Field robots set to make farming faster and simpler

Researchers at The University of Sydney’s Australian Centre for Field Robotics (ACFR) are developing intelligent systems to do everything from detecting and weeding out pests to assessing, tending to and harvesting fruit and veg.

It’s likely such systems will play a key role in the future of Australia’s $46+-billion agricultural industry. And according to Professor Salah Sukkarieh, professor of Robotics and Intelligent Systems at The University of Sydney and director of research and innovation at ACFR, that future’s not far off.

Professor Sukkarieh and an ACFR research team of 10 are developing robotic systems with the capacity to map and monitor farmland, gather information continuously, provide accurate yield counts, advise on optimal harvesting times and perform routine tasks such as pruning, weeding, mowing and spraying.

Don’t expect automated harvesting for about a decade; but Professor Sukkarieh thinks viable ‘intelligent’ farm systems could be just a few years away.

“Robotics is offering a pathway to reduction in labour costs, more efficient operations and better land management approaches, with significant potential to improve productivity,” he says.

Add sophisticated sensors and machine learning and there’s further potential to transform on-farm operations.

“Linking robotics with farm-wide sensing systems, large-scale data analytics and new machine learning algorithms is providing unprecedented levels of information about the real-time status of the farm and its overall health,” says Prof. Sukkarieh.

“Optimisation algorithms and automated statistical decision techniques are starting to make their way through into these systems, providing whole-farm management support tools that feed their way directly to the robot for real-time operation.”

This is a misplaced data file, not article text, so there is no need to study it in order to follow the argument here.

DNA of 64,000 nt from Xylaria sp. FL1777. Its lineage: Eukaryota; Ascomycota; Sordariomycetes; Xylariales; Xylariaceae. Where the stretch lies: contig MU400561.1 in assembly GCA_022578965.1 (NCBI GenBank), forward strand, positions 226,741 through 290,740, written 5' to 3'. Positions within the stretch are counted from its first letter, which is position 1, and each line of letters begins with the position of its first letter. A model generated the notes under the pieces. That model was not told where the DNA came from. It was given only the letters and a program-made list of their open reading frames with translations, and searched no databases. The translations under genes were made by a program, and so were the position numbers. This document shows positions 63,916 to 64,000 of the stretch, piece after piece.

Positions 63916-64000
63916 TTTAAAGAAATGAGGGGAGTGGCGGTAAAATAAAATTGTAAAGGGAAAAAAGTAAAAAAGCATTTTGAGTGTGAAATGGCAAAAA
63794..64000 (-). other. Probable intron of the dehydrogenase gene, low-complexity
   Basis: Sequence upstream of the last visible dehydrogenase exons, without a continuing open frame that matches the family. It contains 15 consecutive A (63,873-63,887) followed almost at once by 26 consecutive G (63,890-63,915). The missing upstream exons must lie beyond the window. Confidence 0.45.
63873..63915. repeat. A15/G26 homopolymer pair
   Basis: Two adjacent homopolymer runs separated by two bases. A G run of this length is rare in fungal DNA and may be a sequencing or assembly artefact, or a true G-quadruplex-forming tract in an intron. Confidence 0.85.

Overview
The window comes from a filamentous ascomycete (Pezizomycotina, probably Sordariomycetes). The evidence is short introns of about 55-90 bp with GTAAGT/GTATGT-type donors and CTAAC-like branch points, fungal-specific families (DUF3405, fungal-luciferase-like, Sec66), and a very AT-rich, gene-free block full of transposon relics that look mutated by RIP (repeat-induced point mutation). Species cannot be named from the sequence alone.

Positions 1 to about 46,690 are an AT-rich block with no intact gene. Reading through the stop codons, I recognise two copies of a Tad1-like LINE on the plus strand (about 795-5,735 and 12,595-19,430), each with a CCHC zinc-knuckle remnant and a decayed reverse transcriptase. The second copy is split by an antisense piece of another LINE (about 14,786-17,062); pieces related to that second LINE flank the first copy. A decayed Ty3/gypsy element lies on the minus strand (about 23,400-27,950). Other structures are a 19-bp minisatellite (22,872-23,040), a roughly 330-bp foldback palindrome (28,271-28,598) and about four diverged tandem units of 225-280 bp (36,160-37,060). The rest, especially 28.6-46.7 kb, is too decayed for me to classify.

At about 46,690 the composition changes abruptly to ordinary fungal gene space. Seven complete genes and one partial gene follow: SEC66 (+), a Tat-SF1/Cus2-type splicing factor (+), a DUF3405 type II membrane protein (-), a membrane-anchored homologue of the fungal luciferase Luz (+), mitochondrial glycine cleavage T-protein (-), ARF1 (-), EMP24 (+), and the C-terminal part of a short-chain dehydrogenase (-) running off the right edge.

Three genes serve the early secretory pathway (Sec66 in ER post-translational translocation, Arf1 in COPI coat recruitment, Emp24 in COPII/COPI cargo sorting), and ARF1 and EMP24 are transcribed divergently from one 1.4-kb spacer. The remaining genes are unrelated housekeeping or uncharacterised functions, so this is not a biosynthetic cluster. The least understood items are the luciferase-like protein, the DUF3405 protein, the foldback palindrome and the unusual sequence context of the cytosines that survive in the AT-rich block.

One example is ACFR’s tree crop information processing project, which uses machine learning, large data analytics and robotics collectively to build large-scale farm information management systems, in real time and with high precision.

Professor Sakariah’s team is also employing machine learning and data analytic techniques to detect and identify invasive plant and animal species, building robotic aircraft and combining the data gathered with output from intelligent sensors to build high-resolution maps of farmland.  These maps can be used to assess various tree-crop characteristics, distinguish native vegetation and determine where to spray for weeds – potentially saving the agricultural sector around $4 billion a year in weed control.

Then there’s the ‘Ladybird’ project, in which the focus is on building a new robot for crop monitoring and weeding with the objective of sustainable operations: solar-powered and. requiring no herbicide use.

All these projects are funded by HAL, Ausveg, the Departments of Primary Industry in NSW, Queensland and Victoria, and the Australian Government. 

Further along the supply chain, field robotics and intelligent systems will likely be instrumental in helping farmers meet the increasingly rigorous standards of supermarkets and consumers.

“If you can send a robot out every hour, process the data and look at the changes, you … can adapt a lot more easily to new demands driven by regulations, new health specifications or consumer requirements,” notes Prof. Sukkarieh.

Given Australia’s high labour costs, regulated environment and reputation for ‘clean food’, export profits are most likely to flow from catering to the growing global demand for safe, premium produce. Here, too, robots and intelligent systems are set to play a key role.

“Asian growth …has shown that consumers are concerned about food quality and nutrition,” he says. “That’s where robotics could succeed, because [by using them], an Australian farm can become a lot more adaptable regarding export market demands. If the market changes, robotics can deliver a much better understanding of the farm and enable rapid decision-making.”

With regard to ROI, “It’s still early days,” says Prof. Sukkarieh, “although indications are suggesting [these innovations could be viable in] two to three years. The question is …how to quantify the benefits.

“It’s more than just saying, ‘The robot will remove the labour cost associated with weeding’ because there are also benefits associated with 24/7 operation, better energy efficiency, better overall understanding of farm health.”

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